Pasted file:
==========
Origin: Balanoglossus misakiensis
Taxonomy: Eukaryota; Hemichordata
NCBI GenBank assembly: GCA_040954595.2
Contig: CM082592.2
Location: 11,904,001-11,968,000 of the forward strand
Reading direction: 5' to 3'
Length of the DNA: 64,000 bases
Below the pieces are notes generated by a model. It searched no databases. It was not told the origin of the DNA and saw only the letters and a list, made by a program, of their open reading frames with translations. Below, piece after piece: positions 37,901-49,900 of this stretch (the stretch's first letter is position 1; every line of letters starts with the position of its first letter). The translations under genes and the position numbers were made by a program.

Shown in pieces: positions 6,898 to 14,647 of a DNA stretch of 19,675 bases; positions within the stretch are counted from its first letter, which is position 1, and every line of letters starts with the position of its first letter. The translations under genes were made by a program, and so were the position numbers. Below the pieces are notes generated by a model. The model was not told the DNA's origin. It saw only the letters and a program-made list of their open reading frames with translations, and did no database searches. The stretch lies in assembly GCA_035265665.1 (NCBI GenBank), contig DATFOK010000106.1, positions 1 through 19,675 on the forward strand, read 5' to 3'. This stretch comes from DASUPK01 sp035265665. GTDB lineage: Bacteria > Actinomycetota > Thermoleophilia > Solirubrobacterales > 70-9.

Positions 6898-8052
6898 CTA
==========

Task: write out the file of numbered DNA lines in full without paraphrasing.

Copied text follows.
Origin: Balanoglossus misakiensis
Taxonomy: Eukaryota; Hemichordata
NCBI GenBank assembly: GCA_040954595.2
Contig: CM082592.2
Location: 11,904,001-11,968,000 of the forward strand
Reading direction: 5' to 3'
Length of the DNA: 64,000 bases
Below the pieces are notes generated by a model. It searched no databases. It was not told the origin of the DNA and saw only the letters and a list, made by a program, of their open reading frames with translations. Below, piece after piece: positions 37,901-49,900 of this stretch (the stretch's first letter is position 1; every line of letters starts with the position of its first letter). The translations under genes and the position numbers were made by a program.

Shown in pieces: positions 6,898 to 14,647 of a DNA stretch of 19,675 bases; positions within the stretch are counted from its first letter, which is position 1, and every line of letters starts with the position of its first letter. The translations under genes were made by a program, and so were the position numbers. Below the pieces are notes generated by a model. The model was not told the DNA's origin. It saw only the letters and a program-made list of their open reading frames with translations, and did no database searches. The stretch lies in assembly GCA_035265665.1 (NCBI GenBank), contig DATFOK010000106.1, positions 1 through 19,675 on the forward strand, read 5' to 3'. This stretch comes from DASUPK01 sp035265665. GTDB lineage: Bacteria > Actinomycetota > Thermoleophilia > Solirubrobacterales > 70-9.

Positions 6898-8052
6898 CTA